Hackers have compromised the network of the gaming giant Electronic Arts (EA) and claim to have stolen approximately 780 GB of data.
The stolen data include the source code of the games, the source code of the FrostBite game engine and debug tools, FIFA 21 matchmaking server code, proprietary EA games frameworks, debug tools, SDK, and API keys, XBOX and SONY private SDK & API key, XB PS and EA pfx and crt with key, and FIFA 22 API keys and SDK & debug tools
Motherboard, who was among the first sites to report the security breach, contacted EA which confirmed the data breach.
“We are investigating a recent incident of intrusion into our network where a limited amount of game source code and related tools were stolen,” an EA spokesperson told Motherboard in a statement. “No player data was accessed, and we have no reason to believe there is any risk to player privacy. Following the incident, we’ve already made security improvements and do not expect an impact on our games or our business. We are actively working with law enforcement officials and other experts as part of this ongoing criminal investigation.”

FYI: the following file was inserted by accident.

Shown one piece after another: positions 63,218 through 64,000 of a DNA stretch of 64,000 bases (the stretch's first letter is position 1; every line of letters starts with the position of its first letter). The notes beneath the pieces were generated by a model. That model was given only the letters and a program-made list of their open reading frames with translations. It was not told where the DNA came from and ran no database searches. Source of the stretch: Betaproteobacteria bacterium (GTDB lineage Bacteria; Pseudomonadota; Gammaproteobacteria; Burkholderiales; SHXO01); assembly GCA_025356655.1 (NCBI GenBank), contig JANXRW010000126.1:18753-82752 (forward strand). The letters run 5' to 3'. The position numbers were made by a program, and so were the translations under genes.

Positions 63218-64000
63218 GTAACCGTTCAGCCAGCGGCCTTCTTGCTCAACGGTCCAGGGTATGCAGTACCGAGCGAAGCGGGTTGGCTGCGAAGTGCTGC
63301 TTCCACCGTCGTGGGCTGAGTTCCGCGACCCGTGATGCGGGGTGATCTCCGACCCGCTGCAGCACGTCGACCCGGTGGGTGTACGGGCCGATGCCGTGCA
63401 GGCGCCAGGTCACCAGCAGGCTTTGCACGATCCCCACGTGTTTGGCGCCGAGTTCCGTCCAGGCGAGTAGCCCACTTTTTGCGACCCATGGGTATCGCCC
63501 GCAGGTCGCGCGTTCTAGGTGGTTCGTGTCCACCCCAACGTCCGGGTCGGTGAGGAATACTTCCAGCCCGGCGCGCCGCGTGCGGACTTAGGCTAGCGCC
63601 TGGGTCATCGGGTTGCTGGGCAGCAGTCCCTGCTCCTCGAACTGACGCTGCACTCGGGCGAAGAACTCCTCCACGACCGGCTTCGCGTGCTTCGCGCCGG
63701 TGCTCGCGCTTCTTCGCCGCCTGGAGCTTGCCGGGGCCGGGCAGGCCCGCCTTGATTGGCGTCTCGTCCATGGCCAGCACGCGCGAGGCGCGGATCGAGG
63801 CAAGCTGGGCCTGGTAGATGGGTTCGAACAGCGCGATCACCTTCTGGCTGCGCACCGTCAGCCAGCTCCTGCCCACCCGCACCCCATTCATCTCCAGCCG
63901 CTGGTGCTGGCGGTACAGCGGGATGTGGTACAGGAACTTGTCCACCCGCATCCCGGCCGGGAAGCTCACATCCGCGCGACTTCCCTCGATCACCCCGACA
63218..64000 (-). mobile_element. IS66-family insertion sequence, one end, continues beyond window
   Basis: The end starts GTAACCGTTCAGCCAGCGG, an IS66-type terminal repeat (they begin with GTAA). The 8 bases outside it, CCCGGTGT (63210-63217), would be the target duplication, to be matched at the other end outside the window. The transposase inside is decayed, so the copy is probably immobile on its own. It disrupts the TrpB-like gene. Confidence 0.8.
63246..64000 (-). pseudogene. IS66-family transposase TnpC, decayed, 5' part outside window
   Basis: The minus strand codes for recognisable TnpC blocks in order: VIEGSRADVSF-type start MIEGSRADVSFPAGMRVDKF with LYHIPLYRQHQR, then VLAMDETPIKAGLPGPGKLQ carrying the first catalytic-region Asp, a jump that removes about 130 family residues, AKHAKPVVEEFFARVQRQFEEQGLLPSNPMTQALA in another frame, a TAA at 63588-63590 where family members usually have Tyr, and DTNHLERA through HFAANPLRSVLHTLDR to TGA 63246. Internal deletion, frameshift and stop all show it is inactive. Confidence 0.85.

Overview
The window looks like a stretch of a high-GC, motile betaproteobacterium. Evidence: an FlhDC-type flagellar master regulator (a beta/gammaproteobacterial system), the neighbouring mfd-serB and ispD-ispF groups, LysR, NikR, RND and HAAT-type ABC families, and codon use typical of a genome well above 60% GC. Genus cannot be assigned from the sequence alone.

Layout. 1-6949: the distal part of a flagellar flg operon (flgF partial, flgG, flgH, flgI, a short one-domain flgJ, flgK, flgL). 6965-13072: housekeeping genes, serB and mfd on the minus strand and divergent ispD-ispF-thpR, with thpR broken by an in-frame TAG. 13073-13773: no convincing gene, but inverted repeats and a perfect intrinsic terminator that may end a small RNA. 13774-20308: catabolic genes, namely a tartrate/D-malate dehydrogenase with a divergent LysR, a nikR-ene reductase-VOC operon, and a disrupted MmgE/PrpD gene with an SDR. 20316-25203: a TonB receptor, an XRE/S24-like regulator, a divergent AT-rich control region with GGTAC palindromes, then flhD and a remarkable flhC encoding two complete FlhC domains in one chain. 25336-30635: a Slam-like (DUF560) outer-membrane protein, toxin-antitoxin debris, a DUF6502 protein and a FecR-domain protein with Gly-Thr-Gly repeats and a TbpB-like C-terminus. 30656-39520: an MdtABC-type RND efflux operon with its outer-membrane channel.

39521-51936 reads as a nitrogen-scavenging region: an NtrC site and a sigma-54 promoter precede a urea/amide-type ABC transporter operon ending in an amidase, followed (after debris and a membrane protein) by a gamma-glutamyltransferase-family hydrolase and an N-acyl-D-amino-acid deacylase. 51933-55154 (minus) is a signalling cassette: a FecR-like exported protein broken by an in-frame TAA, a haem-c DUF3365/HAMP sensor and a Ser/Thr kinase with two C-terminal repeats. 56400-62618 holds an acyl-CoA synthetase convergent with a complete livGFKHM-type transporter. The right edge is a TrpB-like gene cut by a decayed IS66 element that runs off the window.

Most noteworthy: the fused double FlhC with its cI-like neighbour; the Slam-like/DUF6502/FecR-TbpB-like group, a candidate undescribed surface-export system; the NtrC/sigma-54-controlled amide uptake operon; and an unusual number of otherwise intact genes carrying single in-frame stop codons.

BleepingComputer also received a statement from the gaming giant that said it was not hit by a ransomware attack. The company attempted to downplay the data breach saying that only “a limited amount of code and related tools were stolen”, it also added that they expect that the data breach will not impact its business.
The company said that hackers did not access player data, it also added to have already implemented additional security measures.
At the time of this writing, it is not clear how the threat actor compromised the network of Electronic Arts.
BleepingComputer was also able to contact the threat actor selling EA the stolen data who is offering the full FIFA source, EA game clients, and EA in-game points.
According to the messages left by the threat actor on multiple hacker forums, stolen data could give attackers the capability of compromising all EA services.
“You have full capability of exploiting on all EA services,”
The hackers shared some screenshots as proof of the hack, but did not publicly share any data sample.
“Only serious and rep members all other would be ignored,” the hackers wrote in their post.
(SecurityAffairs – hacking, Electronic Arts)
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